This is the process of training employees to perform tasks that comply with the security policies limited to their job roles. Additionally, new employees require certain training as per their defined job roles. Role-based training consists of the following categories: Organization, Management, and Technical Staff. This type of training is conducted across organizations, and provides education on security processes, current trends, and threats. During this training, it is mandatory to include content from the following genres: • Importance of security • Responsibilities of people in an organization • Policies and procedures • Usage policies • Account and password selection criteria • Social engineering and prevention The organization-wide training is done by the internal staff, or hiring a training professional. This type of training should be given during the hiring phase, as its concepts can be imbibed at the time the employees join. This builds a foundation that can be reinforced with awareness campaigns. It is highly important for managers to be aware of the global security issues. This includes enforcing and implementing security policies and procedures, and approving changes if necessary. Managers need to know the effects of security, how it works, and why it is necessary. They should have additional training on threats, exposures, and how to respond to an incident or event. Management should be concerned about the financial issues that arise due to risk and compromise. The technical staff needs to have specialized training and knowledge about the methods, controls, implementations, and capabilities of the systems that manage security. They need to know about the configuration and technologies that are implemented in the environment. Training during onboarding is not enough. It needs to be followed up regularly. Some companies have weekly or monthly security meetings and rallies. However, if you enforce training and build on it, your environment is more secure. Data that is considered highly sensitive is the Personally Identifiable Information or PII. This is the information related to your identity. This includes data such as date of birth, social security number, and driver’s license number. PII is used in industries such as medical and banking, but this information must be protected. Generally, PII is not protected in the United States, unless enforced. In these cases the company should clearly state what PII it collects from users in the Acceptable Use Policy (AUP), and how the collected information would be used and protected. Some other examples of PII are a person’s name, credit card number, patient record, or fingerprints. The best way to protect PII is through training. Users need to be aware of PII, and the best way to safeguard their data. This includes informing the staff about scams or other malicious tricks used to get PII. Obtaining PII by an attacker means they are pretending as an individual. Social engineering is an attack that targets the human aspect of IT, and manipulates the identity of existing people. One of the easiest way to set up PII, is setting it up unknowingly. Once an attacker has someone’s PII, they can imitate them to gain access to resources and cause security issues.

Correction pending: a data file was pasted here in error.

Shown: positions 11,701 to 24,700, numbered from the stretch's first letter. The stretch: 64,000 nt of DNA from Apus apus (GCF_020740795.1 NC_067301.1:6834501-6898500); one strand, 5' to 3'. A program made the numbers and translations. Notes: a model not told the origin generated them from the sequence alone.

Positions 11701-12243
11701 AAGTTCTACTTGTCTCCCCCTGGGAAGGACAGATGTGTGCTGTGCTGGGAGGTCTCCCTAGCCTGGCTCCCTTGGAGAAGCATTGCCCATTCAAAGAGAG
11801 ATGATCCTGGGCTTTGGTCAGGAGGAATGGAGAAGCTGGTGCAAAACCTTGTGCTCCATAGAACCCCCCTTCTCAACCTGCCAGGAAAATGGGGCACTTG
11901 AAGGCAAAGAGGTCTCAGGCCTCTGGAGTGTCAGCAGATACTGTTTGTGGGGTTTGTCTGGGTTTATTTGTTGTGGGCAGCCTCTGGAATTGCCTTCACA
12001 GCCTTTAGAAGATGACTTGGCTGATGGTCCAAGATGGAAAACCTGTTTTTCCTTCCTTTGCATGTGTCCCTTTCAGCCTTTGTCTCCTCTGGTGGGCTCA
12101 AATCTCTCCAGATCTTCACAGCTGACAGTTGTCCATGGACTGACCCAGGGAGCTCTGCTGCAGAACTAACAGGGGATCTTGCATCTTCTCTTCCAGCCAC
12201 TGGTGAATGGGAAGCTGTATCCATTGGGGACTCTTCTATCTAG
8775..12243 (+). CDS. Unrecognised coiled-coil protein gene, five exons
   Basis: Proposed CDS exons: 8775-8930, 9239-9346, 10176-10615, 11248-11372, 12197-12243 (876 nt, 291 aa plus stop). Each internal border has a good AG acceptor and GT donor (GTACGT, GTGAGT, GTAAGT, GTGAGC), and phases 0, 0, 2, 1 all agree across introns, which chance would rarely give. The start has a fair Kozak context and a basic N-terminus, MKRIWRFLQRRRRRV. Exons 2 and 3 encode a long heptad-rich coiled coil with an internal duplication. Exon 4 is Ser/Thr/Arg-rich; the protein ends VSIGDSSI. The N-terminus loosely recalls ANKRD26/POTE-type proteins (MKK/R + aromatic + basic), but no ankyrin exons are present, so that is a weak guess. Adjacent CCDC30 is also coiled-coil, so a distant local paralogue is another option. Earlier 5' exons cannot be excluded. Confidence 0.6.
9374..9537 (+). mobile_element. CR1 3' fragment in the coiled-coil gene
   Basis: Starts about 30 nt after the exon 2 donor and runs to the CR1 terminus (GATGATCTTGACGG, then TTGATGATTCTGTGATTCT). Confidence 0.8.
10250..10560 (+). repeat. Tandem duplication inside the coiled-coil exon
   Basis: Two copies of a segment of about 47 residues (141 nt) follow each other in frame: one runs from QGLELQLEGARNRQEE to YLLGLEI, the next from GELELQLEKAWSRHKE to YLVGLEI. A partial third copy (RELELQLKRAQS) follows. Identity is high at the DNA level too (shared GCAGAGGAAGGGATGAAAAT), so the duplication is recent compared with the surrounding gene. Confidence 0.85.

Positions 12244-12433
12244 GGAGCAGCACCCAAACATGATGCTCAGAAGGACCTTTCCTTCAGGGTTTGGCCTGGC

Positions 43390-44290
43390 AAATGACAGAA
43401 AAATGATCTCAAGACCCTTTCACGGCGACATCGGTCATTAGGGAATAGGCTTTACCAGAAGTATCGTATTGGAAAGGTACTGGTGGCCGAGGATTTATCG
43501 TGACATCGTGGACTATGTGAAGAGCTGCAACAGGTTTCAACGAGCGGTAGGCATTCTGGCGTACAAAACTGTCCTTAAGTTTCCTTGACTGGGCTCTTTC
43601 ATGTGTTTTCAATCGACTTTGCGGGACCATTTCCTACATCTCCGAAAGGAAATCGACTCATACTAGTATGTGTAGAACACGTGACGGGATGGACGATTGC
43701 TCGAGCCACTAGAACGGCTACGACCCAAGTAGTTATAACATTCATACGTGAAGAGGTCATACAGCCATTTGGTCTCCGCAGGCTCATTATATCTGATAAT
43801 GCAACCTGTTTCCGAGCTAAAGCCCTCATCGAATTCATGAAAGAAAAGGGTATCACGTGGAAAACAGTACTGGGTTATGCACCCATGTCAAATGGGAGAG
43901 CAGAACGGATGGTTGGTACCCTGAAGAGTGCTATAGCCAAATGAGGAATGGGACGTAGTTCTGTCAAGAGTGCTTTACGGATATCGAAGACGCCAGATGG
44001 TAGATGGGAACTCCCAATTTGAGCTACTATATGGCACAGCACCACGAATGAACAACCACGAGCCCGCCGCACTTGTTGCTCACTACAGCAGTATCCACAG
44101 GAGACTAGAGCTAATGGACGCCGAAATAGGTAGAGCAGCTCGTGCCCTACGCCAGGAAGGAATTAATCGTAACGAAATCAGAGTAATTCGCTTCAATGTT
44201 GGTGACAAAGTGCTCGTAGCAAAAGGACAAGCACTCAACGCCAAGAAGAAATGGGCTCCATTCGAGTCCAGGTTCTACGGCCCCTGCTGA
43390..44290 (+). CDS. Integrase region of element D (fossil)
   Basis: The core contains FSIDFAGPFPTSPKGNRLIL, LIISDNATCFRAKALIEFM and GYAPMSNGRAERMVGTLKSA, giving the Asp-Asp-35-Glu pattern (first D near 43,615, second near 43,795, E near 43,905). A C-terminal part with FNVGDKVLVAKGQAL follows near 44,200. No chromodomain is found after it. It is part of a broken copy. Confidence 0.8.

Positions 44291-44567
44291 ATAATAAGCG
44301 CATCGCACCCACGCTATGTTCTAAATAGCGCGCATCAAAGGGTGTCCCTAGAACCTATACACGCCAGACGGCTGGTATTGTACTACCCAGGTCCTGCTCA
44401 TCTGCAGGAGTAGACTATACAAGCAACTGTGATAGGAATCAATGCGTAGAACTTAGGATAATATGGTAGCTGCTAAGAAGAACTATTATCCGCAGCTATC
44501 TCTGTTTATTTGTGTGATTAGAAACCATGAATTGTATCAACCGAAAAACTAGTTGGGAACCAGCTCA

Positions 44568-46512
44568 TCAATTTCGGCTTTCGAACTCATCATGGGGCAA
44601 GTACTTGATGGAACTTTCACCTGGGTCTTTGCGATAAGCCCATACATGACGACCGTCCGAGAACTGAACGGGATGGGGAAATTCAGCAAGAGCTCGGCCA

4 Classification Systems